Metropolitan Opera reports fiscal woes

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NEW YORK (AP) — The Metropolitan Opera survived a brutal fiscal year in 2009, losing tens of millions of dollars on Wall Street while expenses kept climbing, according to tax returns filed this week.

The company finished the year with its net worth down substantially and sizable debts looming in coming years. In financial statements, filed on Monday, the opera house listed net assets of $236 million, down from $380 million a year earlier.

Like many major arts organizations, the Met has been struggling to maintain artistic quality and innovation while riding an economic roller coaster.

“Since the costs of running the world’s biggest opera house have always been greater than its earned revenues, the Met has regularly faced enormous financial challenges throughout its history,” General Manager Peter Gelb told The Associated Press.

In the first year of the recession, 2008, a company counting on good investment returns didn’t get them. The Met wound up scrambling for operating money just as lavish new productions were being staged under the new leadership of Mr. Gelb, who became general manager in 2006.

Despite the gloomy financial picture, the company spent more in its 2009 fiscal year than it had a year earlier. Salaries rose by more than $6 million.

Meanwhile, the opera’s investment portfolios dropped in value. The organization’s financial statements listed $40.8 million in losses, after expenses and dividends, in fiscal 2009 compared to a $14.3 million loss a year earlier. The opera’s pension fund lost $20 million in investments.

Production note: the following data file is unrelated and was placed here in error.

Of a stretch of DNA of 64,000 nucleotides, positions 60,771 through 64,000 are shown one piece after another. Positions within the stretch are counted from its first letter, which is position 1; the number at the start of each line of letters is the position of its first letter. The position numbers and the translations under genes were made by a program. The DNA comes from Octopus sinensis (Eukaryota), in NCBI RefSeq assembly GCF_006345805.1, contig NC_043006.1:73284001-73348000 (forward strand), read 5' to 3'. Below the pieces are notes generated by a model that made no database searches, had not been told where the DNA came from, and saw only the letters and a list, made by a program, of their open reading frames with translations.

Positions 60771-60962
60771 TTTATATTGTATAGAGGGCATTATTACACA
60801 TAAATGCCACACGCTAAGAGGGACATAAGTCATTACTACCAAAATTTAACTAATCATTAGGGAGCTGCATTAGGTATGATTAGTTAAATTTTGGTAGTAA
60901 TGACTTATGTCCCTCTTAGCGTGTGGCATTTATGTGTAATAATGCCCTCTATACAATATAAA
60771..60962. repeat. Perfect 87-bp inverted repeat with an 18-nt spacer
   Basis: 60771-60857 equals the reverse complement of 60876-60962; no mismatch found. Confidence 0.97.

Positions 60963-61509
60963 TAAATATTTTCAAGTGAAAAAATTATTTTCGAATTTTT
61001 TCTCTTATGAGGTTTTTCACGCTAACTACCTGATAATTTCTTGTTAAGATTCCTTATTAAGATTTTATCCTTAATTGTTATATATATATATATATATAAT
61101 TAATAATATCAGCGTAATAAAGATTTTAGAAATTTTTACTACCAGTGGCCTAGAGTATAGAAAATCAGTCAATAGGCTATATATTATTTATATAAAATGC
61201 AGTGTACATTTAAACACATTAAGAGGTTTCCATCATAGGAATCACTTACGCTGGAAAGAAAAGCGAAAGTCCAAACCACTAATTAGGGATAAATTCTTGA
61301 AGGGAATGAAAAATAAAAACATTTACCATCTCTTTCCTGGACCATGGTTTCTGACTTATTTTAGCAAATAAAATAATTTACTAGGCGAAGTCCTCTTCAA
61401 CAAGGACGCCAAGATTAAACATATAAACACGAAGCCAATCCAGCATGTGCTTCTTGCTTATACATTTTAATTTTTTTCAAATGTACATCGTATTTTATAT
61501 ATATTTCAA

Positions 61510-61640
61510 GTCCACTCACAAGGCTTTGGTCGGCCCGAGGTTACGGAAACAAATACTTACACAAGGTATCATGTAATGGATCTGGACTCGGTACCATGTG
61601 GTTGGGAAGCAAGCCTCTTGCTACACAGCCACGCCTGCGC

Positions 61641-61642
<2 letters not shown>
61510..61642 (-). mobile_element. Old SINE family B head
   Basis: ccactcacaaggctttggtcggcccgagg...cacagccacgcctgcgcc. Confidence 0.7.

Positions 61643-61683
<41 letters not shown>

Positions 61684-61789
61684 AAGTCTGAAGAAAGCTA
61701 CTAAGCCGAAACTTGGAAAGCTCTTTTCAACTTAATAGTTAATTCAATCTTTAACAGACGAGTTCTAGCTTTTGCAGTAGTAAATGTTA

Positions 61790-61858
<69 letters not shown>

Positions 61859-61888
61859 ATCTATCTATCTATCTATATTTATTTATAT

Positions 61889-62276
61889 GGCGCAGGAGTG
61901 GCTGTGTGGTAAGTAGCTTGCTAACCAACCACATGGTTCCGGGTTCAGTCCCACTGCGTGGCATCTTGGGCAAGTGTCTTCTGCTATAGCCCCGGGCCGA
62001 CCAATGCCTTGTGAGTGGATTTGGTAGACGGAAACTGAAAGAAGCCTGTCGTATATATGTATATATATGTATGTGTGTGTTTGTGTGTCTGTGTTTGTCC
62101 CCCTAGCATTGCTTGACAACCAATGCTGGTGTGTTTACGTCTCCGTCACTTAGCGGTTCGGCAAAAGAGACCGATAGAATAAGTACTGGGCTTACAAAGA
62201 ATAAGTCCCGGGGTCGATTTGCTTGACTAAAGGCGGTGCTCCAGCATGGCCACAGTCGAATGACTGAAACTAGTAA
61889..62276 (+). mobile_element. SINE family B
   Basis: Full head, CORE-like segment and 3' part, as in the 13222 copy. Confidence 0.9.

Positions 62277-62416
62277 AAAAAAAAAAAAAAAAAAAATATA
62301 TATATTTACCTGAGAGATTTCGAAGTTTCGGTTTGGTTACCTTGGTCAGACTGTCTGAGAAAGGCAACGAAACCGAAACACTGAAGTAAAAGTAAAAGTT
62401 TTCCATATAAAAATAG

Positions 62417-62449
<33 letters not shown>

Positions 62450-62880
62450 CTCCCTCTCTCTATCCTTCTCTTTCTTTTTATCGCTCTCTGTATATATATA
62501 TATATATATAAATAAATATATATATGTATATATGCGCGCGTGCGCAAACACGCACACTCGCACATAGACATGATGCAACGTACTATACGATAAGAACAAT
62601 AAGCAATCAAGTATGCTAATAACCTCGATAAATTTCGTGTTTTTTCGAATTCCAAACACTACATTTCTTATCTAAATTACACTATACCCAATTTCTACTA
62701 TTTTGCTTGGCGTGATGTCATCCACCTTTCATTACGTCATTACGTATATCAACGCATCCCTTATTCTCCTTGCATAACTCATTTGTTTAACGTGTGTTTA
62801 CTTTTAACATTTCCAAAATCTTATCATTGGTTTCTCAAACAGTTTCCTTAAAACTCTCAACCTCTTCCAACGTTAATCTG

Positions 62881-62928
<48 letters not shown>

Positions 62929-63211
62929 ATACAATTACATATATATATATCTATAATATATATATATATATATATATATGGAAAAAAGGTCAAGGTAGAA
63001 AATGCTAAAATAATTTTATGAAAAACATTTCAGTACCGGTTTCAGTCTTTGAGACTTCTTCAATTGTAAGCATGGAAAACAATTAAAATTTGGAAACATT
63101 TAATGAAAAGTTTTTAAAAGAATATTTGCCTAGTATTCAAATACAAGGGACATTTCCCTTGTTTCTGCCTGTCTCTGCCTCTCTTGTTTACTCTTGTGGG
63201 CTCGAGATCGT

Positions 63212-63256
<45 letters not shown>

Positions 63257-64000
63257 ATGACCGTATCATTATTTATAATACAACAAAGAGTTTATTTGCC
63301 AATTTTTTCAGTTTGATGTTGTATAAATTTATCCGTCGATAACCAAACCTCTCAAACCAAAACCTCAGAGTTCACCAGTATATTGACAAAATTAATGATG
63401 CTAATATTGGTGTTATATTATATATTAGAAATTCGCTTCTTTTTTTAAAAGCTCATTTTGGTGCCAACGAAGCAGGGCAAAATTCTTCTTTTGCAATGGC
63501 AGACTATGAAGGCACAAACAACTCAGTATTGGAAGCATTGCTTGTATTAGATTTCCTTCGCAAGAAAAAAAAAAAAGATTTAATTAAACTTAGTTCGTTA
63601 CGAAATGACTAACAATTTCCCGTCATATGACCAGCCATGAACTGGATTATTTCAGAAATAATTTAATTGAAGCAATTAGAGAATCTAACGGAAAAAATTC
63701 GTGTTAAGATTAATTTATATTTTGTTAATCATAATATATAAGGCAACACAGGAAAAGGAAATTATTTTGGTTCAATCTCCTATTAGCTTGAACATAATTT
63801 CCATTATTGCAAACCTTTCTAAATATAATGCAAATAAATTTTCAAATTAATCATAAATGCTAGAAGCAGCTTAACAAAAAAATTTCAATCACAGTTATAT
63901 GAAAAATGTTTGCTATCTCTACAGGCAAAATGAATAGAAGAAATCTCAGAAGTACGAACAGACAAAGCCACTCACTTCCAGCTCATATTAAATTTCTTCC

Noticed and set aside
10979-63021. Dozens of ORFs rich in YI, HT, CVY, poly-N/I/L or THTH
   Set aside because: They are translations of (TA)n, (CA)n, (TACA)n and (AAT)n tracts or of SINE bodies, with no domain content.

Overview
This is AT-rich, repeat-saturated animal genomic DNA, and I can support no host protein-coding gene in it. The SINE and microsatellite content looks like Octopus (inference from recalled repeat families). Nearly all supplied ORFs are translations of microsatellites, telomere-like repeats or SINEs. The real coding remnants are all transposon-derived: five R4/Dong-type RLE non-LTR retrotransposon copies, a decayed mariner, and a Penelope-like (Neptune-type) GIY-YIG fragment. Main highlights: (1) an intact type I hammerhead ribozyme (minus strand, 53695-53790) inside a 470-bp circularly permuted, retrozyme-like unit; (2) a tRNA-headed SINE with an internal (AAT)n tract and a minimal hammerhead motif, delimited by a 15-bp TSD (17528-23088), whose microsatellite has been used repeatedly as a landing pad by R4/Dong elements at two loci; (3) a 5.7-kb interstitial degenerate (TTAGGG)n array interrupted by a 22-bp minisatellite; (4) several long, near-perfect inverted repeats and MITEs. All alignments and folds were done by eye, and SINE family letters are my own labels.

The financial filings also appear to show a drop in donor support, although Met spokesman Peter Clark said that, overall, gifts have increased in recent years, including a 5 percent increase through the current season. Contributions and grants were listed as falling to $105 million, from $164 million.

Met officials have taken steps in the past six months to trim expenses and boost revenue.

Stagehands who had been due a 2.5 percent salary raise in June delayed it until the 2010-11 season. And to help cover operating costs on a short-term basis, the opera was forced to dip into its endowment. It asked several donors to ease restrictions on how their gifts could be spent, freeing up $22 million.

A gift of $30 million from philanthropist Ann Ziff was announced in March, with most of the money available this year and the rest over the next four years. The gift from Ziff, whose husband was the publishing executive William Ziff and whose mother was the soprano Harriet Henders, is the largest in the institution’s history.

Early in 2009, Gelb replaced four planned major revivals for the 2009-10 season with productions of standard repertory less expensive to rehearse and stage.

Some financial pressures still loom for the organization, including a $35 million back loan due to be repaid in 2011 and a $57 million pension plan deficit.

Mr. Gelb said the Met has attracted larger audiences worldwide with productions such as Rossini’s “Armida,” starring soprano Renee Fleming, and Verdi’s “Attila,” with costumes by designer Miuccia Prada, which helped boost attendance to 88 percent of paid capacity last season, up about 10 percent over the average of the previous few years.

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